An illustrative map of the region is often published to indicate the hotspots.  Remarkably, the only country not mentioned in the context of the current reaction to repression and corruption is Israel, so small that it is barely discernable in the printed maps.  Of course there is corruption in the Jewish state, but happy the generation whose leaders are made responsible for their infractions.  In Israel alone has a former President been found guilty of sexual assault and a former Prime Minister of financial wrongdoing.

There is an additional message in our text.  Every family is a micropolis.  Every parent is a leader.  Happy the families whose leaders are humble enough to own their errors of judgment and put them right.  Every community is a micropolis.  Happy the community whose leaders are motivated by service rather than by ego needs, and are ready to own and correct their errors.

Thursday, March 3, 2011


Dr. Abner Weiss, Rabbi



And it came to pass in the first month in the second year, on the first day of the month that the sanctuary was raised up. And Moses raised up the sanctuary. (Ex. 40:17)

Parashat Pikudei culminates the lengthy description of the design and construction of the portable sanctuary and its appurtenances. Three major project participants, individual and collective, are mentioned in the four and a half parashiyot devoted to this project: anonymous contributors [nedivei lev]; the creative and managerial team [chakhmei lev]; and project leader [Moshe Rabbeinu].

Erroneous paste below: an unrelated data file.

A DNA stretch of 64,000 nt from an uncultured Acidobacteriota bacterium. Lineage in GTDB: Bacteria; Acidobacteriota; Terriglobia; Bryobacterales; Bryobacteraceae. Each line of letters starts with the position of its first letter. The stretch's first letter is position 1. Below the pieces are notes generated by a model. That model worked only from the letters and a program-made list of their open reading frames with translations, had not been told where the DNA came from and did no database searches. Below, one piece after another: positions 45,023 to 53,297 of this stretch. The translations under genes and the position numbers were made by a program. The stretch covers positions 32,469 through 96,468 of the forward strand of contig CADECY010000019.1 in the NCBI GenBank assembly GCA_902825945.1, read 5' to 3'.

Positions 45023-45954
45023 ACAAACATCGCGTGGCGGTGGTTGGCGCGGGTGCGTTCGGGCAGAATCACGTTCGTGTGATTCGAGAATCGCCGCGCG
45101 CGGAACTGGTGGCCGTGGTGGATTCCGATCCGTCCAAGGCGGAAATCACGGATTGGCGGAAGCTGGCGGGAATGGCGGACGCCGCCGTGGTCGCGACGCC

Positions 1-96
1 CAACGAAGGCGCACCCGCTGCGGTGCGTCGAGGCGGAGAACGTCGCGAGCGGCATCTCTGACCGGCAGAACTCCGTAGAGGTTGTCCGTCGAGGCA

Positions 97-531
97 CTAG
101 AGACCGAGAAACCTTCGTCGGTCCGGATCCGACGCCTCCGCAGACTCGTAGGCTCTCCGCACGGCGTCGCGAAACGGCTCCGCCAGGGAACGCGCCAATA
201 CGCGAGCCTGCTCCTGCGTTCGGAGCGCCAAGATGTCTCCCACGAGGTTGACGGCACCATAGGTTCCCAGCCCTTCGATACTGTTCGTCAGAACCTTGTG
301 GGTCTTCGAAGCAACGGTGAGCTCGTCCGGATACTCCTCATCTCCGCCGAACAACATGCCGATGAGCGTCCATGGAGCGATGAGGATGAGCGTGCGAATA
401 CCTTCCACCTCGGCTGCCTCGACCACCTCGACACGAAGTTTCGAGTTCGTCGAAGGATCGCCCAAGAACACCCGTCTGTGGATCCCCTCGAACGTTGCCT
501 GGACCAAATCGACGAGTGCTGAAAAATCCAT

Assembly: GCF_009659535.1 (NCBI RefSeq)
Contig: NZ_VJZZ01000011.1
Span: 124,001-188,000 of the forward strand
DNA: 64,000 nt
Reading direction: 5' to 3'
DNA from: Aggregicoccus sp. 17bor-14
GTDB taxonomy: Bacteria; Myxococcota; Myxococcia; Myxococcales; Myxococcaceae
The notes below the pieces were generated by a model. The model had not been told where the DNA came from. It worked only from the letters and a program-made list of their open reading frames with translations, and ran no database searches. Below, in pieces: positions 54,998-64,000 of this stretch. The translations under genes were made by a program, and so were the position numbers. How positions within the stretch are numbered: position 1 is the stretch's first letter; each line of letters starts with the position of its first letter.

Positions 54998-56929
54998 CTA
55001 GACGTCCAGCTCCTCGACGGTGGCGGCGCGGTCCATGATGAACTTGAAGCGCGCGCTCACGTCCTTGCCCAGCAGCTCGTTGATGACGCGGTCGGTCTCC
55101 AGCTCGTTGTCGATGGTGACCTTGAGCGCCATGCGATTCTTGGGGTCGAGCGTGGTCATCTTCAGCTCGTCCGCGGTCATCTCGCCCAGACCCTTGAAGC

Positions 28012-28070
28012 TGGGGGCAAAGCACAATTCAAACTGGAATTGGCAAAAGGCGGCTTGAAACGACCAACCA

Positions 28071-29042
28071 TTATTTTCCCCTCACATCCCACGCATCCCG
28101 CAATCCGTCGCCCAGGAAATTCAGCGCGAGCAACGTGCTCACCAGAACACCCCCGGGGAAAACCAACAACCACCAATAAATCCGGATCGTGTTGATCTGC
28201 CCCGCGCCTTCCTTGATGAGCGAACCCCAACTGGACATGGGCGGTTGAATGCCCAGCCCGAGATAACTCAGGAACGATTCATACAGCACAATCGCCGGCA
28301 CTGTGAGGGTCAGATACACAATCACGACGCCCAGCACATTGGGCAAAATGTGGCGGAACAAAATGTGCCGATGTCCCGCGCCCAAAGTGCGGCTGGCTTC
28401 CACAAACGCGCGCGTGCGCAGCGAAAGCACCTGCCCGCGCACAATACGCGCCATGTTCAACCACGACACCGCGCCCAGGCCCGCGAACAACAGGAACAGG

The grand vision of Moses inspired this very important project.  In Midrash ha-Gadol our sages compare the building of the sanctuary to the creation of the world—and actually suggest that it was the greater of the two enterprises. Indeed, the Torah devotes only one short chapter to God’s creation of the world but no fewer than fourteen to the fashioning of the sanctuary, its furnishings and the robes of its priests. God’s vision was a home for His creatures. Moses’ vision was a home for God, the finite focus of the infinite Presence.

But visions, however grand, are only abstract concepts. The transformation of concepts into concrete form is the responsibility of architects and artisans. The more gifted the designer, the greater is the probability that the blueprint will faithfully reflect the vision. Bezalel was an architect of the extraordinary talent required for this task. Oholiav and his team of managers and artisans took the project to its final stage by transforming Bezalel’s blueprint into an inspiring sacred structure.

The Torah names the leading chakhmei lev. But of the myriad nedivei lev only the major donors are identified. The precious stones contributed by the princes alone merit special mention. Significantly, this does not diminish the importance of the small contributions. The omission of their names is not a reflection of their insignificance, but merely a function of limited document space.

The Jewish attitude to the relative importance of “little people” is articulated in a remarkable midrash:

Nine people entered the Garden of Eden while still alive  : Enoch; Elijah; Eliezer, Abraham’s servant; Jethro; Eved Melekh, the Ethiopian; Hiram, King of Tyre; Ya’avetz, the son of Rabbi Judah the Prince; Serach, the daughter of Asher; and Batya the daughter of Pharaoh. There are some who say that they removed Hiram from the list and replaced him with Rabbi Yehoshuah ben Levi.” (Yalkut Shimoni on Gen. 5:23-24, no. 42).